Multicultural awareness boosts teaching competency, but is an uneven resource among future teachers
Student teachers with more multicultural awareness foster more positive classroom environments for their students, finds a new study by NYU Steinhardt School of Culture, Education, and Human Development and published in the Journal of Teacher Education.
However, multicultural awareness varies considerably among future teachers based on their own race or ethnicity and prior experience working with youth of color.
Multicultural awareness - which refers to an awareness of, comfort with, and sensitivity toward issues of cultural diversity in the classroom - is crucial to teachers' abilities to promote positive outcomes for all students. Despite decades of policy reforms that emphasize the importance of multicultural awareness, few comparative studies have examined its prevalence in students preparing to be teachers (also known as preservice teachers) or the link between multicultural awareness and future teachers' measured competencies.
"In light of the persistent demographic divide between a predominantly White teaching force and evermore racially and ethnically diverse schools, current and future educators' abilities to create inclusive classroom environments are critical for fostering student success," said Hua-Yu Sebastian Cherng, assistant professor of international education at NYU Steinhardt and the study's lead author.
In this study, the researchers used unique data of preservice teachers' beliefs and student teacher performance assessments to ask whether levels of multicultural awareness vary by characteristics such as race and ethnicity, education, and prior experience working with diverse youth, as well as whether multicultural awareness shapes teaching competency.
Surveys on multicultural beliefs were collected from 2,473 undergraduate and graduate students enrolled in teacher certification programs at a private U.S. university between 2010 and 2015. About 60 percent of the students surveyed (1,498) were also observed and evaluated by master teachers while student teaching.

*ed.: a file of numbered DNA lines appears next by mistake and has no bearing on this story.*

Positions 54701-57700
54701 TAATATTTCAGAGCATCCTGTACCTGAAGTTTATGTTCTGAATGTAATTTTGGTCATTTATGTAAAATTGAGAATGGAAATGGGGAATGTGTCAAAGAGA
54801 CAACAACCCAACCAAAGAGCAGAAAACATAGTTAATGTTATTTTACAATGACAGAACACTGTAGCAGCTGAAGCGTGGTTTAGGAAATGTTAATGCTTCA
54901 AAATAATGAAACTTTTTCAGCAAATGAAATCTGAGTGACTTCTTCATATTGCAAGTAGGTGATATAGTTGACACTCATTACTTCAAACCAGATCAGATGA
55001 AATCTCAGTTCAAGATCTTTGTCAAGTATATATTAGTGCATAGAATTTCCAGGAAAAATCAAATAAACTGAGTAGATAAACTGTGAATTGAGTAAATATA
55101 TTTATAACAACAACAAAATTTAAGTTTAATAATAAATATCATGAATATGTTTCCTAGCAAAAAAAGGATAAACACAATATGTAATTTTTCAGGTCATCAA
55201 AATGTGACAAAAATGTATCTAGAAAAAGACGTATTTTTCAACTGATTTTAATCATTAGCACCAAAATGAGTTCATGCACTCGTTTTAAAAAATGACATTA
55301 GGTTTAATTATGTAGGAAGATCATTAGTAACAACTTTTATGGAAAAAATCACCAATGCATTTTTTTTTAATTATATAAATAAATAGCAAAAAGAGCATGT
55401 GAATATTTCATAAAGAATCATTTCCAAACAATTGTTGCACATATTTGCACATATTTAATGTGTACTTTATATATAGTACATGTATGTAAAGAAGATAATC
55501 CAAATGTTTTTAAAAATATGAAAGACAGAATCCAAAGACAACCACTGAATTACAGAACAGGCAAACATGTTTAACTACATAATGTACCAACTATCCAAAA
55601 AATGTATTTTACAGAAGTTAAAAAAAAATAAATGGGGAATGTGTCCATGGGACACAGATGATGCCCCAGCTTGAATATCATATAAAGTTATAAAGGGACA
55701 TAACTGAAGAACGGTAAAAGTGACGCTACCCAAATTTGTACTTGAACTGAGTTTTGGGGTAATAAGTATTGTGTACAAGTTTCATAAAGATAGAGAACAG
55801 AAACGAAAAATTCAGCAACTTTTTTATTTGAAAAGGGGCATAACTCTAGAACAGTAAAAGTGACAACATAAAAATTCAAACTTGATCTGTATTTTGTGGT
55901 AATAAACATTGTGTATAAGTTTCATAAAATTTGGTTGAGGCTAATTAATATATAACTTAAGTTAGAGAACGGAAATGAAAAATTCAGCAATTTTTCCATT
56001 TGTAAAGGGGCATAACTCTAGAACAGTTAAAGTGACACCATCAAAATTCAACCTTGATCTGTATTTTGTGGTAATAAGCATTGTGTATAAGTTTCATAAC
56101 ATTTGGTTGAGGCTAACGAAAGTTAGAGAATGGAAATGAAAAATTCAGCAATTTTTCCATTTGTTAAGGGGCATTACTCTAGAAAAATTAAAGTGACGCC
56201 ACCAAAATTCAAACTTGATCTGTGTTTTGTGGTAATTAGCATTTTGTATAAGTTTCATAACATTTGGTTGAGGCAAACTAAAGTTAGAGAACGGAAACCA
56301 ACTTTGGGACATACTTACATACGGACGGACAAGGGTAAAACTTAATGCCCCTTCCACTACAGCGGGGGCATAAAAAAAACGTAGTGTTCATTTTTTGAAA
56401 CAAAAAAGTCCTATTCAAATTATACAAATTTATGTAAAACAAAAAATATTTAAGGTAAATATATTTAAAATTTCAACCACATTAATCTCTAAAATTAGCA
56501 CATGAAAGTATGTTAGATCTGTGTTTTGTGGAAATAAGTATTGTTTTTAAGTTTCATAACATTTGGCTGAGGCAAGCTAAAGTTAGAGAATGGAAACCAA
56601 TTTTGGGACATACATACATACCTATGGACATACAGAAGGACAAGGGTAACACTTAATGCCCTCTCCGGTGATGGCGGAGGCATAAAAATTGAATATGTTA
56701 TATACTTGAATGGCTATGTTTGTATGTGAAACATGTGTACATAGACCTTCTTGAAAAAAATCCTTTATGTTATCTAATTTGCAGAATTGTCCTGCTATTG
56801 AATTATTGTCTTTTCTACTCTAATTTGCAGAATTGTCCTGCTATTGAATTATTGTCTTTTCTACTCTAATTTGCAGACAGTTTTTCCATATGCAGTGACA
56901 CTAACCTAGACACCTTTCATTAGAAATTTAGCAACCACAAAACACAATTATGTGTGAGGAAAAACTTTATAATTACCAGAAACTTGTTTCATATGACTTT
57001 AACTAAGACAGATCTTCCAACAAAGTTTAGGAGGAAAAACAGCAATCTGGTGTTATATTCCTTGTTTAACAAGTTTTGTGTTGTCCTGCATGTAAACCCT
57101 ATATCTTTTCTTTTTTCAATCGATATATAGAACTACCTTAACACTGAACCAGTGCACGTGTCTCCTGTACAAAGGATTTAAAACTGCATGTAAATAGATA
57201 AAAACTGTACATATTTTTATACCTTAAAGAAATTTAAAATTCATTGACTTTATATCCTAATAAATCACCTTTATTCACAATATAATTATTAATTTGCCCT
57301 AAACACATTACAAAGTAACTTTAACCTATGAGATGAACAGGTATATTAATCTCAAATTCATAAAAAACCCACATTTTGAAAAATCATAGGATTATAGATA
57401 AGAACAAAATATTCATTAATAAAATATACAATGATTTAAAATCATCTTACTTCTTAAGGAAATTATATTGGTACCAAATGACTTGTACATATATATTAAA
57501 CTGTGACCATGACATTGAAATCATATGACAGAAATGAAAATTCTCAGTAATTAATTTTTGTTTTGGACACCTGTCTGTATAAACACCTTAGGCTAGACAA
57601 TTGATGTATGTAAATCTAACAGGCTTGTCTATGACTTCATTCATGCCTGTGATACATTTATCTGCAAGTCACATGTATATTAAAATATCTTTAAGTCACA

The researchers found that multicultural beliefs are tied to student teachers' ability to create strong and nurturing classroom environments, measured during student teaching observations by master teachers.
"Our study underscores the importance of equipping all teachers with essential multicultural knowledge, skills, and dispositions," added Cherng.
The researchers also found that Black and Latino preservice teachers report greater multicultural awareness than their White counterparts. Asian American preservice teachers report having the least multicultural awareness.
"These differences are consistent with prior research that finds that Black and Latino teachers, drawing upon their own identities and experiences as racial minorities, are often more aware of and sensitive toward cultural differences," said Cherng. "What is less clear is why Asian Americans report having lower levels of multicultural awareness. It is possible that Asian American student teachers believe that multicultural education, like other discourses on race that make little mention of Asian Americans, does not include or embrace their identities."
Preservice teachers, particularly Latinos and Asian Americans, who had prior experience working with students of color had higher levels of multicultural awareness.
"This finding suggests that educators may develop a stronger racial consciousness through working with youth of color," Cherng said.
Preservice teachers in different content area and grade-level programs reported different levels of multicultural awareness. For example, compared to future teachers in early childhood programs, those in math, science, and social studies programs had lower levels of multicultural awareness.
The researchers urge that their findings be used to inform teacher education policy and meaningfully focus both curriculum and instruction on preservice teachers that would benefit most from multicultural awareness.
The study can also inform teacher recruitment efforts. For example, since they found that prior experience working with youth of color is linked with more multicultural awareness, recruitment efforts could focus on community organizations that serve diverse youth.
"Through a deeper understanding of the relationships between preservice teachers' background characteristics, multicultural beliefs, and evolving teaching competencies, our study contributes to our understanding of preparing teachers for diverse classrooms and prompts further investigation into developing cultural competence in teaching," said Cherng.